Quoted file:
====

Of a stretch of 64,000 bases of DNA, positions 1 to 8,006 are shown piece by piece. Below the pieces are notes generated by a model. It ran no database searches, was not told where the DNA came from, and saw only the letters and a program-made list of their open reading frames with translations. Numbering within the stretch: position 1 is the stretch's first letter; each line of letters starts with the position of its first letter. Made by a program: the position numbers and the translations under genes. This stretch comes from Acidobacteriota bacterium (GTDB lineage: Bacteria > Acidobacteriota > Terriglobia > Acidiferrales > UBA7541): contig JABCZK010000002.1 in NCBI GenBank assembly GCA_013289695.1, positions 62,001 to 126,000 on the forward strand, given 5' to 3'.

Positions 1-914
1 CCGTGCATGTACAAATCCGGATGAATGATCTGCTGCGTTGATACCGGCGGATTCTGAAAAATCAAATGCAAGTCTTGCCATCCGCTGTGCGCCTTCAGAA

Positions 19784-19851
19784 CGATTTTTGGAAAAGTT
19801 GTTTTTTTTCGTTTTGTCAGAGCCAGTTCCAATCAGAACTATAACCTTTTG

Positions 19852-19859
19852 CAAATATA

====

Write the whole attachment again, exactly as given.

Of a stretch of 64,000 bases of DNA, positions 1 to 8,006 are shown piece by piece. Below the pieces are notes generated by a model. It ran no database searches, was not told where the DNA came from, and saw only the letters and a program-made list of their open reading frames with translations. Numbering within the stretch: position 1 is the stretch's first letter; each line of letters starts with the position of its first letter. Made by a program: the position numbers and the translations under genes. This stretch comes from Acidobacteriota bacterium (GTDB lineage: Bacteria > Acidobacteriota > Terriglobia > Acidiferrales > UBA7541): contig JABCZK010000002.1 in NCBI GenBank assembly GCA_013289695.1, positions 62,001 to 126,000 on the forward strand, given 5' to 3'.

Positions 1-914
1 CCGTGCATGTACAAATCCGGATGAATGATCTGCTGCGTTGATACCGGCGGATTCTGAAAAATCAAATGCAAGTCTTGCCATCCGCTGTGCGCCTTCAGAA

Positions 19784-19851
19784 CGATTTTTGGAAAAGTT
19801 GTTTTTTTTCGTTTTGTCAGAGCCAGTTCCAATCAGAACTATAACCTTTTG

Positions 19852-19859
19852 CAAATATA